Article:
Posted tagged ‘Iran’

White Knuckles

July 31, 2017

There appears to be a collective “oh sh*t” coming from US intelligentsia. It has taken a full six months for think tank members along with other thoughtful Americans to grasp how far out on the branch of sound governance the US has crawled. What do you think of our President now?

Conservative and right of center thinkers have cut President Trump all sorts of breaks. “He’s new at this”. “His staff is not helping”. And who can forget the wounds inflicted by “fake news”. No wonder the world seems muddled when the US ship of State has no rudder.

The think tank world makes its living from keeping an eye on the four corners of the globe.

  • Russia has concluded good times are not coming from the Trump Administration despite what his campaign rhetoric and it is time to get back to business intimidating Easter Europe and opposing US goals in North Korea and Syria.
  • China similarly has concluded President Trump is a paper threat towards their US trade. China reasons their long term interest in being the supreme power in Southeast Asia is theirs for the taking.
  • The Muslim world (lead by the twin dysfunctionals, Iran and Saudi Arabia) has concluded the US is over stretched and therefore they are content to ply the suicidal path of nuclear armaments. (Allah would have wanted that.)
  • And the motley collection of third world countries, such as North Korea, Pakistan, most of Africa, and Venezuela, plod along with little recognition how close they are to a failed nation.

The conservative intellectuals also know how leaderless the US current is. Republicans have practiced governance tactics which have lead at best to gridlock and when not gridlocked, to destructive, wrong side of history policies.

Time for a tax cut anyone? Or how about more denial of global warming or the need for 21st century trade practices with both Asia and Europe? And where in the world of international disorder should Mexico stand? Does Mexico rank up there with North Korea, Iran, Russia or China?

President Trump has selected a new chief of staff, a new “silver bullet” so to speak. The conservative intelligentsia know that while General Kelly is a good man and competent choice, there is no reason to expect General Kelly can fix the lack of direction or find the soul of domestic policy. On both scores, there simply is none.

Former President Obama was frequently criticized for “leading from behind”. But few honest brokers could allege President Obama did not understand the world and various global forces at play. President Obama also understood that he would be out on the limb alone because the Republican side in Congress was out to undercut him at every step.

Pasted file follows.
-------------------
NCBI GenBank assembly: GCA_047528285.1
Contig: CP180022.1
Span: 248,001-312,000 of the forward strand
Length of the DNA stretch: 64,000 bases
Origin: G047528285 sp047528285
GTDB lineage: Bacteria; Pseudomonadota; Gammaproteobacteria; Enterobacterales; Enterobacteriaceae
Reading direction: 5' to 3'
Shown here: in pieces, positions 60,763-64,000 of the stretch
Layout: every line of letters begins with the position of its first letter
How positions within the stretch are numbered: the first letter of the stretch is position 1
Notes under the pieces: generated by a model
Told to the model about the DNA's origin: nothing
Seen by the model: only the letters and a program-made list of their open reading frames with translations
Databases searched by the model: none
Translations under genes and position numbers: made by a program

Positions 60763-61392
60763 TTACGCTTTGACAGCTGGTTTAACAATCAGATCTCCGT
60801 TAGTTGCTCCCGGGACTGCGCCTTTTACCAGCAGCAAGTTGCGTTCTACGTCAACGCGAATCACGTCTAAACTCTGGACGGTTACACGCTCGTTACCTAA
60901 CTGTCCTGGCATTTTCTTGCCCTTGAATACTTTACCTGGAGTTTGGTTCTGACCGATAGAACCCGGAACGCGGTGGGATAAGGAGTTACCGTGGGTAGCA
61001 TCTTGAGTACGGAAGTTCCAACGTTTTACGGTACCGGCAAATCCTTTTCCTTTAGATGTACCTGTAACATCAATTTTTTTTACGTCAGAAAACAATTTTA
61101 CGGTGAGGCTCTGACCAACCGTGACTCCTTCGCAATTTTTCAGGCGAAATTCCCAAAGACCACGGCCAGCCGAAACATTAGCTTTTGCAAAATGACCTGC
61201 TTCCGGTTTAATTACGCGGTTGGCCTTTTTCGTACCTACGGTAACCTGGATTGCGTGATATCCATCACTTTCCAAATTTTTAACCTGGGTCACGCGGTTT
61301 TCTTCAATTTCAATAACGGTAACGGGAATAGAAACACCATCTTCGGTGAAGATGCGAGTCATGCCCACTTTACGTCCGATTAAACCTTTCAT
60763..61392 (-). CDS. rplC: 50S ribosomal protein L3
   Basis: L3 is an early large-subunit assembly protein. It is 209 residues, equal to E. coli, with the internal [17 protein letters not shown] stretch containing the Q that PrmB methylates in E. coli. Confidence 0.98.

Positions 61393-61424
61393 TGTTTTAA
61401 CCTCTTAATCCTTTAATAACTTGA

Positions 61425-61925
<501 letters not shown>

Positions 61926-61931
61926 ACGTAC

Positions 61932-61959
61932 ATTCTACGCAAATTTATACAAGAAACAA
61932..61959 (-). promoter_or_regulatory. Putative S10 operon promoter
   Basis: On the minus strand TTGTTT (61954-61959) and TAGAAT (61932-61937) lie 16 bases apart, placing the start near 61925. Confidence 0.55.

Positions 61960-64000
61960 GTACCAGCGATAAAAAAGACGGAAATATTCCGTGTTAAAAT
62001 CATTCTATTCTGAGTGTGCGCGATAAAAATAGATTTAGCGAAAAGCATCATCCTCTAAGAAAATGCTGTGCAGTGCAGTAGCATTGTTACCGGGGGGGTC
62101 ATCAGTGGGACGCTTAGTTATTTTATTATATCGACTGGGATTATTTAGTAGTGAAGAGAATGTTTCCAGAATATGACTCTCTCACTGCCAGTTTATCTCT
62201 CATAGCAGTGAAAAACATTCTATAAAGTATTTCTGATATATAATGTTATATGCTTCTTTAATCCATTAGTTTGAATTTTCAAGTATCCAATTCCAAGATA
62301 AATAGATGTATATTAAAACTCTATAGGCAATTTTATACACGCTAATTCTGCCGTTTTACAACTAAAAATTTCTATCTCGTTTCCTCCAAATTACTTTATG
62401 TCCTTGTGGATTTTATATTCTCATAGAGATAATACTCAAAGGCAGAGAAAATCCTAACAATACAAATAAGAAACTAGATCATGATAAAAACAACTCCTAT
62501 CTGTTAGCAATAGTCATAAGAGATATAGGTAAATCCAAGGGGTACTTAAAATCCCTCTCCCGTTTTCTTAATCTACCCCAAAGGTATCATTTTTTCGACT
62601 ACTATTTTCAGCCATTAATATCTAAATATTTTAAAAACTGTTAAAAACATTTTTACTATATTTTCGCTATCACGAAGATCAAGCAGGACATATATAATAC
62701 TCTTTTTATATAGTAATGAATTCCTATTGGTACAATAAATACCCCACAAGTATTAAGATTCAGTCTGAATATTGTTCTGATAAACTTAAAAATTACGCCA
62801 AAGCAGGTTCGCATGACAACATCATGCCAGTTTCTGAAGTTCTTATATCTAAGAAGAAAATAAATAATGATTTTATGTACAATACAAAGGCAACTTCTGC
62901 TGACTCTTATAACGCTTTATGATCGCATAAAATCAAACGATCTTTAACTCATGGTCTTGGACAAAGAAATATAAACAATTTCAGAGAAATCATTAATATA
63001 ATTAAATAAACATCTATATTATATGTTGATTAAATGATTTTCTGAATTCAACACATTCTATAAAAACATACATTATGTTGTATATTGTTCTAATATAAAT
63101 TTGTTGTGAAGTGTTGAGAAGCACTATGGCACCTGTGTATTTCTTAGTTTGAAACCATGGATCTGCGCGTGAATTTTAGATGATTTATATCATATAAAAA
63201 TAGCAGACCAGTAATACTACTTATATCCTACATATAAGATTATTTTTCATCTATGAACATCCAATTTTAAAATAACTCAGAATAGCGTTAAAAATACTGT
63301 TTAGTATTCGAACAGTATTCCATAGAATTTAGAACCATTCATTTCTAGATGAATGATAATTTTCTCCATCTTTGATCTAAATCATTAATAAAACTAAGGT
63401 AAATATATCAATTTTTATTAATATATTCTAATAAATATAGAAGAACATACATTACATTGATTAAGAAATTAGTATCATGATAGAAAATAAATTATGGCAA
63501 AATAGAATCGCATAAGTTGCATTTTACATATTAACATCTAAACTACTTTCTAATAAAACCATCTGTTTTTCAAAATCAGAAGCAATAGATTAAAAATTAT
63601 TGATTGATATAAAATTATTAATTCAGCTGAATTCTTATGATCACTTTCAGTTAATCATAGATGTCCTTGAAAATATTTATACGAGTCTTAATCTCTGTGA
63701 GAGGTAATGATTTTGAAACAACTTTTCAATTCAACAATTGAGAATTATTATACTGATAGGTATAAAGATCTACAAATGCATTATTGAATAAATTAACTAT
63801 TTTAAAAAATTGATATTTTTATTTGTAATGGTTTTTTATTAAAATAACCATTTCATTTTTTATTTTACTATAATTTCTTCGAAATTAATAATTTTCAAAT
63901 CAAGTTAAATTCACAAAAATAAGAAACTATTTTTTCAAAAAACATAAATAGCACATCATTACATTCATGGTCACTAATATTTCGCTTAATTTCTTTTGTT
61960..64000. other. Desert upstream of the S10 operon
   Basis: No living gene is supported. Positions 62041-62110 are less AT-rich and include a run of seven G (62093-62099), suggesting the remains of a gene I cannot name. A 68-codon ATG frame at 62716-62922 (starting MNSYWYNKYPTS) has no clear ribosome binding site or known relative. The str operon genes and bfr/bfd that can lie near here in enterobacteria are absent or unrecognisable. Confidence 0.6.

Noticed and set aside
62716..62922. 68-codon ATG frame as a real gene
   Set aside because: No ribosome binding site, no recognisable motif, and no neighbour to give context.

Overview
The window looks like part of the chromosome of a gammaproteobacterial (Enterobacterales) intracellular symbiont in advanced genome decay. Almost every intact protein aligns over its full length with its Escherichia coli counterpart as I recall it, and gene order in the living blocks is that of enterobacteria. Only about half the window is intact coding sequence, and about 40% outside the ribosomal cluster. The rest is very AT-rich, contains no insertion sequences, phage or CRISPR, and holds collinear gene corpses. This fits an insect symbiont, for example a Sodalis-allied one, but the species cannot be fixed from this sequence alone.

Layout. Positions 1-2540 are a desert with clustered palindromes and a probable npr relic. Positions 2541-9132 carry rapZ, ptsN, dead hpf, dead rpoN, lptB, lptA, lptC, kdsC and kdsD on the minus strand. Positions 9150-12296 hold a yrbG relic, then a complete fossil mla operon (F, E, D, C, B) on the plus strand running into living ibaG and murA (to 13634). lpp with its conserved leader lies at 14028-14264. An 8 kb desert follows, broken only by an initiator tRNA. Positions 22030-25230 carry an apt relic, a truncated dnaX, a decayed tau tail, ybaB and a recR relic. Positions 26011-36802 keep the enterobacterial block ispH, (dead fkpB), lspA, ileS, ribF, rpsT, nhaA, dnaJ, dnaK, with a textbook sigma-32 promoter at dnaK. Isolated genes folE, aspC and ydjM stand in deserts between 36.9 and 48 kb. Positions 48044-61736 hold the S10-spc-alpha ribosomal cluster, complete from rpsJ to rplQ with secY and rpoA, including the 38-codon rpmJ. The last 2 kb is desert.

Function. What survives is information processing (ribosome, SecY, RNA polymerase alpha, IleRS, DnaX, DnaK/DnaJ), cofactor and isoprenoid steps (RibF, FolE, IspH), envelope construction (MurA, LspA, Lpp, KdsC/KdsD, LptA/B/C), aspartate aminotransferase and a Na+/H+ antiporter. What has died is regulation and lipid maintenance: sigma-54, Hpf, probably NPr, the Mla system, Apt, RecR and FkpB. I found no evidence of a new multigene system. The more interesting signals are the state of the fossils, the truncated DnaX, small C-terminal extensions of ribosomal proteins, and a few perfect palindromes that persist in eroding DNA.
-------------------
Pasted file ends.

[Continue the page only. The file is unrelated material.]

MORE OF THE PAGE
Real thinkers in American think tanks are becoming “white knuckled” as they begin to realize the Commander in Chief has no comprehensive understanding of foreign policy issues and has little interest in listening to anyone who might know.

Secretary of State Rex Tillerson seems a very capable executive but has no background in foreign policy. His professed loyalty to President Trump is very worrisome since the President has no idea of what to do.

Secretary of Defense, Jim Maddis is by far the sharpest knife in the draw and that in and of itself is a long term danger. The US democracy has long been the domain of civilians with military actions executed by military professionals. Where are the foreign policy civilian experts?

General Kelly has a narrow set of options. Hopefully he will find clear thinking experts whose advice he can preferential route to President Trump. General Kelly must at the same time thwart the access of the one dimensional thinkers and former campaign aides who seek to curry President Trump’s favors.

It’s white knuckle time.

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Great Decision or Great Mistake?

November 25, 2013

Looking back in recent history, the George W Bush White House followed the “negotiate from strength” position.  The style holds that no matter what the issue, the other side is wrong.  Employing this option, one either ignores the other side’s request to negotiate, or presses its opinion with unreachable demands.  This approach makes little progress in resolving disputes, and as seen in Iraq, can get it terribly wrong.  It does, however, play well with domestic political realities.

President Obama has followed a much different foreign policy approach.  The Obama White House has steered carefully away from confrontations for which options would be most likely military force.  (Syria is one example where Obama almost got trapped into military action only to be saved by Russian intervention.)

Iran now presents a mighty challenge.  The Bush Administration stayed clear of any thing close to military action relying instead on unilateral (read not too effective) sanctions and name calling.  Bush acted tough but even chicken hawks like Dick Cheney had little stomach for another conflict after having had their lunch handed to them in Iraq.

Now a six month agreement has been negotiated with Iran by a coalition of countries.  This represents a small step forward… maybe.  To Israeli Prime Minister Benjamin Netanyahu, it represents a great mistake.  If you haven’t been keeping current with the news, tune in and listen to “friends of AIPAC and Israel” parrot Netanyahu’s words.

The gist of the agreement is that for 6 months, Iran will cease enriching uranium.  During this period negotiators will seek to find a more permanent arrangement where presumably the West is assured that Iran will no longer conduct work leading to nuclear weapons.